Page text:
Anderson Cooper Says Wasserman Schultz In ‘Alternate Universe’ About DNC Platform Change
Cooper: Wasserman Schultz In 'Alternate Universe' About DNC Platform Change
Following this afternoon’s ordeal, during which the Democratic Party’s platform was amended to include “God” and mention that Jerusalem is the capital of Israel, Anderson Cooper turned to DNC Chair Debbie Wasserman Schultz for her response, incredulously deeming that she was in an “alternate universe.”
CNN’s Brianna Keilar spoke to Wasserman Schultz on the convention floor, asking for her opinion about the amended language regarding Jerusalem, particularly given that she’s one of “the most prominent Jewish lawmakers.” Wasserman Schultz called it a “technical oversight,” asserting that while the platform was amended to convey the president’s personal view, the existing language was very pro-Israel.
Keiler noted that the supposed “technical oversight” opened the Democrats to criticism from Republicans, but Wasserman Schultz pointed to the president’s record and relationship with Israel as proof positive of Democrats’ strong support of Israel.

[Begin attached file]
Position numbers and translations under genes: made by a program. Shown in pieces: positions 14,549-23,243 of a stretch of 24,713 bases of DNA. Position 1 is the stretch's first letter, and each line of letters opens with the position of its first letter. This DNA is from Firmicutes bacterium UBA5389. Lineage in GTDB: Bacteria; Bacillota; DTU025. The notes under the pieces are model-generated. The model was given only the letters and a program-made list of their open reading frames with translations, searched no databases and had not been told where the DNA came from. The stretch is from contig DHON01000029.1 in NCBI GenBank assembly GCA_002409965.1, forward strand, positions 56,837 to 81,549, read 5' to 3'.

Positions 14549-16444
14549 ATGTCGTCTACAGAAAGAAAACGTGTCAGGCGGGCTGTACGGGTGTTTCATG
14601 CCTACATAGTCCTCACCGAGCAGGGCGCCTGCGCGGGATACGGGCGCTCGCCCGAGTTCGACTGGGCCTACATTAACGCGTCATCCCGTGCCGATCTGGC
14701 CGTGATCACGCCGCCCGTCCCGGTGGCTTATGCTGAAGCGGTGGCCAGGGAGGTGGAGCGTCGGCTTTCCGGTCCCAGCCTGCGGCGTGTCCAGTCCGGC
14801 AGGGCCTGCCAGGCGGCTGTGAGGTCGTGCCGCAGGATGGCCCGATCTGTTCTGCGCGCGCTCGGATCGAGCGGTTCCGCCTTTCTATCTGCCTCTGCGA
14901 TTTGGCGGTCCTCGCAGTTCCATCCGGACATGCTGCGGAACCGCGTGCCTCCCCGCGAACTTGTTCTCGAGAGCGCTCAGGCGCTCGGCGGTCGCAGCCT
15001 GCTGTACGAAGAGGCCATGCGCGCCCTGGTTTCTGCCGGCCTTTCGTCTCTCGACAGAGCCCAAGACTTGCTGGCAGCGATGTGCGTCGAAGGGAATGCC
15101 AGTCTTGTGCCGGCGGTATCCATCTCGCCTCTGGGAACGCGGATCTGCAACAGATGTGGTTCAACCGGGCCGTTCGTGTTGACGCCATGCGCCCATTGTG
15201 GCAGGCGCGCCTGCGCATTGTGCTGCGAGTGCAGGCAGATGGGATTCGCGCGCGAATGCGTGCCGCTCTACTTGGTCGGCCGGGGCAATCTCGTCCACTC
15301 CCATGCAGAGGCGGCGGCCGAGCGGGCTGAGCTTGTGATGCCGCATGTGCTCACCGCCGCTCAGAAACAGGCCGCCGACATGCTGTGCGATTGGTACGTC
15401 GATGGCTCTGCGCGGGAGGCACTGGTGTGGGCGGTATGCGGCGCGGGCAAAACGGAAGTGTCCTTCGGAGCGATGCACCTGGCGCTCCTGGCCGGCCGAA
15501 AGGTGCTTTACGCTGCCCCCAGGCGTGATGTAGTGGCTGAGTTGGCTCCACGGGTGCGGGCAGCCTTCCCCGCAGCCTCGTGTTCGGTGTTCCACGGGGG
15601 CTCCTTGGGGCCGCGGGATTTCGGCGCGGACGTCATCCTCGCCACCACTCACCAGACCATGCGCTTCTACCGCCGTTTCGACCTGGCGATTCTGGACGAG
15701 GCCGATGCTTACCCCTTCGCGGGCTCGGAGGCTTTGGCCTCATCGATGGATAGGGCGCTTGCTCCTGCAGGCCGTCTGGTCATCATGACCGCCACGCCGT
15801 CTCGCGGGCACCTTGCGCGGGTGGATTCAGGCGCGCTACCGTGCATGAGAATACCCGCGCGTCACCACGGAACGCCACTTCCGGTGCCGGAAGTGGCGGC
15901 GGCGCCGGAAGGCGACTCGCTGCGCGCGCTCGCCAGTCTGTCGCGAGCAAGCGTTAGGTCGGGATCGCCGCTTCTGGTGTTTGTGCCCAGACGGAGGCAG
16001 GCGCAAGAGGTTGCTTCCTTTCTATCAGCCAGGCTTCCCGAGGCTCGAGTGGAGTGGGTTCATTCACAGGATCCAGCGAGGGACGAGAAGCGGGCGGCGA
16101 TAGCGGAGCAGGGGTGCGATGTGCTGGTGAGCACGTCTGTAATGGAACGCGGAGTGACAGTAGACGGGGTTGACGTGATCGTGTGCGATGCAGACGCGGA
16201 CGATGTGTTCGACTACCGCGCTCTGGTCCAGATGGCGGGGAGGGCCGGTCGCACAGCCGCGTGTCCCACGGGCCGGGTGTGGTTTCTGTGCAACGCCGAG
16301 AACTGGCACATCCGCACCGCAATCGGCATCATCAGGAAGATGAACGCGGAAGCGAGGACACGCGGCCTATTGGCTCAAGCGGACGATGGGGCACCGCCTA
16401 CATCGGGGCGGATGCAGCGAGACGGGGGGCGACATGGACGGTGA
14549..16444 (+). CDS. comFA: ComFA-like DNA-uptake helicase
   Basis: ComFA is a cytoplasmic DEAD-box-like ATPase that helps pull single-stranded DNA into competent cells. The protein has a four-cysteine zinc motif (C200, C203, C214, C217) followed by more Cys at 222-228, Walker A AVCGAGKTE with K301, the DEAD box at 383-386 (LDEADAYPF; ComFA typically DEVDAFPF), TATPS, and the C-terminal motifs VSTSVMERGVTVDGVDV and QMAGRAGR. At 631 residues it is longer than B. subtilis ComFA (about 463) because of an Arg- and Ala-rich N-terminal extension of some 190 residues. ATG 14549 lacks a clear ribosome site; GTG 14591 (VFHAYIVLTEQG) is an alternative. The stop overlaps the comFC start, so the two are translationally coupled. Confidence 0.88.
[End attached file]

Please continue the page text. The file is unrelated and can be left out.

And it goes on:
“The bottom line is we’ve taken steps, we’ve amended it, President Obama felt it was important to reflect his personal view and it’s done. And we’re moving forward and continuing this convention,” she said.
As for the chaotic vote, and some disagreement about whether two-thirds actually approved the platform change, the chairwoman said, “There wasn’t any discord.”
Reacting to interview, Cooper repeated that Wasserman Schultz said there wasn’t a change of language, there wasn’t any discord, and it was a two-thirds vote. “I mean, that’s an alternate universe,” he said to the panel.
This the same person, Cooper said, who recently attacked Mitt Romney‘s campaign and said “it is the candidate who sets the platform, who designs and writes the platform. It wasn’t true when she was saying it two weeks ago — but now isn’t it fair if she claimed that about the Republican platform to claim that about the Democratic platform?”
Cooper further argued, “From a reality standpoint, you can defend it, as the head of the DNC, but to say flat out there was no discord is just not true.”
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